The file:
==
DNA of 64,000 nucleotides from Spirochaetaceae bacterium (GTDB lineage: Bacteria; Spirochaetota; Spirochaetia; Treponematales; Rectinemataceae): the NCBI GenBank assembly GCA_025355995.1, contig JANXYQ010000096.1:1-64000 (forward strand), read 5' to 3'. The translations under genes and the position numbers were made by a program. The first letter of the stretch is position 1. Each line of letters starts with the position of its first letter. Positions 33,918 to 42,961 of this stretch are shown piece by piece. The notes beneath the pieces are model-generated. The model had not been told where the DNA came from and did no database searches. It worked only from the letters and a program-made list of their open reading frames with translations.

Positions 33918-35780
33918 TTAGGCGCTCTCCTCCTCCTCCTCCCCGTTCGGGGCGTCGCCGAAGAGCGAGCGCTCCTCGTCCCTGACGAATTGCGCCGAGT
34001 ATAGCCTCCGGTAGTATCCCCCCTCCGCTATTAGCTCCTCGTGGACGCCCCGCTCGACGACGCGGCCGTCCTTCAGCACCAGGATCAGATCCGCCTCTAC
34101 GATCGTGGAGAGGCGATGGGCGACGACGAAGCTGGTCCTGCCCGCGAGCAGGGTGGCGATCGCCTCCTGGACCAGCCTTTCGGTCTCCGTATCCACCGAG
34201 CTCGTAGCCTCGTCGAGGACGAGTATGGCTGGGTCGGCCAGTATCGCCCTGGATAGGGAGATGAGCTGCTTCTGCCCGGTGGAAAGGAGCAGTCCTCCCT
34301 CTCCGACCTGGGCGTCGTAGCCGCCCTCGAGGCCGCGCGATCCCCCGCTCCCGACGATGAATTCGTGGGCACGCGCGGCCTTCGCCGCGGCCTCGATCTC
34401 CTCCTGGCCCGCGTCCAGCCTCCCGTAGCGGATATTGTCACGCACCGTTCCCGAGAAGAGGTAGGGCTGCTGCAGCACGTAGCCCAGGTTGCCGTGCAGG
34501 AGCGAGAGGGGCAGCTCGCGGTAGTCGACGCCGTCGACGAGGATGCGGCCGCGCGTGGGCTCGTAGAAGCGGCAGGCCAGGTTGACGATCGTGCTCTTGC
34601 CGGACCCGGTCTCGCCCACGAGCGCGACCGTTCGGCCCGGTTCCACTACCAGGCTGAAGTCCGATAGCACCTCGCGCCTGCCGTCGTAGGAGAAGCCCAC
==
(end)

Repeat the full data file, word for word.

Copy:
DNA of 64,000 nucleotides from Spirochaetaceae bacterium (GTDB lineage: Bacteria; Spirochaetota; Spirochaetia; Treponematales; Rectinemataceae): the NCBI GenBank assembly GCA_025355995.1, contig JANXYQ010000096.1:1-64000 (forward strand), read 5' to 3'. The translations under genes and the position numbers were made by a program. The first letter of the stretch is position 1. Each line of letters starts with the position of its first letter. Positions 33,918 to 42,961 of this stretch are shown piece by piece. The notes beneath the pieces are model-generated. The model had not been told where the DNA came from and did no database searches. It worked only from the letters and a program-made list of their open reading frames with translations.

Positions 33918-35780
33918 TTAGGCGCTCTCCTCCTCCTCCTCCCCGTTCGGGGCGTCGCCGAAGAGCGAGCGCTCCTCGTCCCTGACGAATTGCGCCGAGT
34001 ATAGCCTCCGGTAGTATCCCCCCTCCGCTATTAGCTCCTCGTGGACGCCCCGCTCGACGACGCGGCCGTCCTTCAGCACCAGGATCAGATCCGCCTCTAC
34101 GATCGTGGAGAGGCGATGGGCGACGACGAAGCTGGTCCTGCCCGCGAGCAGGGTGGCGATCGCCTCCTGGACCAGCCTTTCGGTCTCCGTATCCACCGAG
34201 CTCGTAGCCTCGTCGAGGACGAGTATGGCTGGGTCGGCCAGTATCGCCCTGGATAGGGAGATGAGCTGCTTCTGCCCGGTGGAAAGGAGCAGTCCTCCCT
34301 CTCCGACCTGGGCGTCGTAGCCGCCCTCGAGGCCGCGCGATCCCCCGCTCCCGACGATGAATTCGTGGGCACGCGCGGCCTTCGCCGCGGCCTCGATCTC
34401 CTCCTGGCCCGCGTCCAGCCTCCCGTAGCGGATATTGTCACGCACCGTTCCCGAGAAGAGGTAGGGCTGCTGCAGCACGTAGCCCAGGTTGCCGTGCAGG
34501 AGCGAGAGGGGCAGCTCGCGGTAGTCGACGCCGTCGACGAGGATGCGGCCGCGCGTGGGCTCGTAGAAGCGGCAGGCCAGGTTGACGATCGTGCTCTTGC
34601 CGGACCCGGTCTCGCCCACGAGCGCGACCGTTCGGCCCGGTTCCACTACCAGGCTGAAGTCCGATAGCACCTCGCGCCTGCCGTCGTAGGAGAAGCCCAC